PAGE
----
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A promising new approach to treating PTSD, depression, and substance abuse disorders in veterans includes the use of psychedelics medicines as adjuncts to psychotherapy. This approach is so promising that the US Food and Drug Administration has singled out the psychedelics psilocybin and MDMA as breakthrough therapies. They are currently undergoing clinical trials to confirm both safety and efficacy and should be available for standard treatment without a couple of years. Medicinal use of psychedelics is promising and includes more potentially useful treatments than just MDMA and psilocybin.


Back in the 1950s and 1960s researchers looked at possible uses for LSD separate from its “recreational” use. In retrospect there were serious problems with much of that research. Studies funded by the military or intelligence agencies often violated ethical protocols with informed consent often not obtained. Many studies lacked the sort of rigorous protocols used today, such as double blind setups where researchers do not know which patients get a placebo or a given dose of the drug being tested. Because of these problems as well as a swing in the general opinion about psychedelics research ground to a halt and did not resume until the 1970s when protocols were tighter and research goals were clearer. Of the more than two dozen studies of psychedelics five were done on LSD. These included healthy test subjects as well as patients needing treatment.

Results of these studies showed that LSD increased feelings of trust, openness, closeness to others and suggestibility. It directly affect the amygdala fear and sadness center in the brain by reducing response to fearful stimuli. And it increased emotional empathy. A profound benefit of research in the modern era is that the brain can be directly observed with magnetic resonance scans, PET scans and the like showing precisely where a drug like LSD is having its effects. One specific effect of LSD was the reduction of anxiety in a patient dealing with a life-threatening illness.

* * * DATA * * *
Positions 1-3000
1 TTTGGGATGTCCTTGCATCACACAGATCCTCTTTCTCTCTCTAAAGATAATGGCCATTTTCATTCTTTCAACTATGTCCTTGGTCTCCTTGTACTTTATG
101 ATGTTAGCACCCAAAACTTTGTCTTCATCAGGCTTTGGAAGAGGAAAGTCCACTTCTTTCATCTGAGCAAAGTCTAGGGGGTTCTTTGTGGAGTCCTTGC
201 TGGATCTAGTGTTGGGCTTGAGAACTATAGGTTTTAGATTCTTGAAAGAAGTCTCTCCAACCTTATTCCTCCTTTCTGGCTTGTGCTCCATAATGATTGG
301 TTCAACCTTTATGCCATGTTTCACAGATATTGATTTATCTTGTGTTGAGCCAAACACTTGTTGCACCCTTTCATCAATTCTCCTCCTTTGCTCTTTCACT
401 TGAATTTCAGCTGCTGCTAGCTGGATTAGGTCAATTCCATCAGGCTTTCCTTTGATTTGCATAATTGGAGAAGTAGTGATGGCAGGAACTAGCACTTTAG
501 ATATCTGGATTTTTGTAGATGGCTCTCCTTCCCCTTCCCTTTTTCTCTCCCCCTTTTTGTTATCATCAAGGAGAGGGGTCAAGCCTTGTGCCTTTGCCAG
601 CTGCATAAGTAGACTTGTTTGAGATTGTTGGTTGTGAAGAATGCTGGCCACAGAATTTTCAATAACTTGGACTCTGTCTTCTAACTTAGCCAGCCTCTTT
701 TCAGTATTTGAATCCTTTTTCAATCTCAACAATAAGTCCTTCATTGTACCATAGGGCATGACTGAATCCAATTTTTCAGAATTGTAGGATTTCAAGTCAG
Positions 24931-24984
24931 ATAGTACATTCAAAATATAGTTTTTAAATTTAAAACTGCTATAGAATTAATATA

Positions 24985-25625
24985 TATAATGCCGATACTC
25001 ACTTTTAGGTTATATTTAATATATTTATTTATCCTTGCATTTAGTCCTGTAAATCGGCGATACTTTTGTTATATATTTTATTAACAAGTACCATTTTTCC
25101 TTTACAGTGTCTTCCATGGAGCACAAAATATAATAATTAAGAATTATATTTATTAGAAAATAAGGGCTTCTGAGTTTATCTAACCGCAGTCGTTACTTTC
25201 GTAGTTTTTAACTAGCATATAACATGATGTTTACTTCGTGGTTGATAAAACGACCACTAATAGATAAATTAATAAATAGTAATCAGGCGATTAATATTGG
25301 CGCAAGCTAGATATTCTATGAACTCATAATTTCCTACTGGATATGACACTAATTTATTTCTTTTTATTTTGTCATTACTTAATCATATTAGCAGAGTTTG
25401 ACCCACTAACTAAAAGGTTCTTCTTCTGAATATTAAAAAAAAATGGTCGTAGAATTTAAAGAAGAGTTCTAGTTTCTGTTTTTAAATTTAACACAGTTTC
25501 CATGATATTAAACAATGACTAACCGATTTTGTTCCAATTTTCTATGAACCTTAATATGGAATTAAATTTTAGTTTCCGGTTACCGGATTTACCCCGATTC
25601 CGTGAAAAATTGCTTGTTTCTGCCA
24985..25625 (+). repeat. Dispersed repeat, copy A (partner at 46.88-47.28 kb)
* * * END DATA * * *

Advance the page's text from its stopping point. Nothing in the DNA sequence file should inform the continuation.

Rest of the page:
It should be noted that like with studies with MDMA and psilocybin only pharmaceutical trade drugs are used with no impurities and they are only used in therapeutic, safe dosages. And as with the other drugs being tested, these patients were in controlled clinical settings when the LSD was used. The effects of LSD treatment in these studies were commonly for a couple of months after just one or two doses. As with the use of psilocybin and MDMA we are seeing a much lower exposure to medication than with the use of antidepressants which are commonly used for months or years for the same sorts of conditions like depression, substance abuse disorders, or PTSD.

Does LSD Have Any Therapeutic Use?
Does LSD Have Any Therapeutic Use?

DMT Uses as Medicine

DMT (dimethyltryptamine) is a substance found in two natural substances, ayahuasca and jurema. Ayahuasca has been used in the Northwestern Amazon in Brazil, Peru, Ecuador, and Colombia for centuries and jurema has a similarly long history of use in the interior of Brazil. Because DMT is rapidly metabolized in the body it is given in an intravenous form in studies. Studies are underway to see if this psychedelic medicine, which has similar “spiritual” effects as seen in psilocybin and MDMA has similar potential to open doors to more effective psychotherapy in treatment of conditions like post-traumatic stress disorder, depression, anxiety, and substance abuse disorders.

A 2014 study demonstrated this facet of ayahuasca to a degree.

Ayahuasca also appears to increase activity in the left hemisphere’s amygdala/parahippocampal gyrus structures that play a role in emotional arousal and memory, enabling ayahuasca to make repressed memories conscious and to re-experience emotions associated with them. Such apperception enables one to reprocess these memories in more constructive ways and with a potential for processing traumatic pasts in novel ways.

This finding is exactly in the same camp as how psilocybin and MDMA work to make psychotherapy more effective in treatment of post-traumatic stress disorder, depression, anxiety, and substance abuse problems.

DMT Uses as Medicine
DMT Uses as Medicine

At No Fallen Heroes our focus is on the reduction and elimination of veteran suicide and these psychedelic medicines that hold such promise in treating the risk factors of suicide namely PTSD, depression, and substance abuse give us hope that our goal will be obtained in the reasonable near future.

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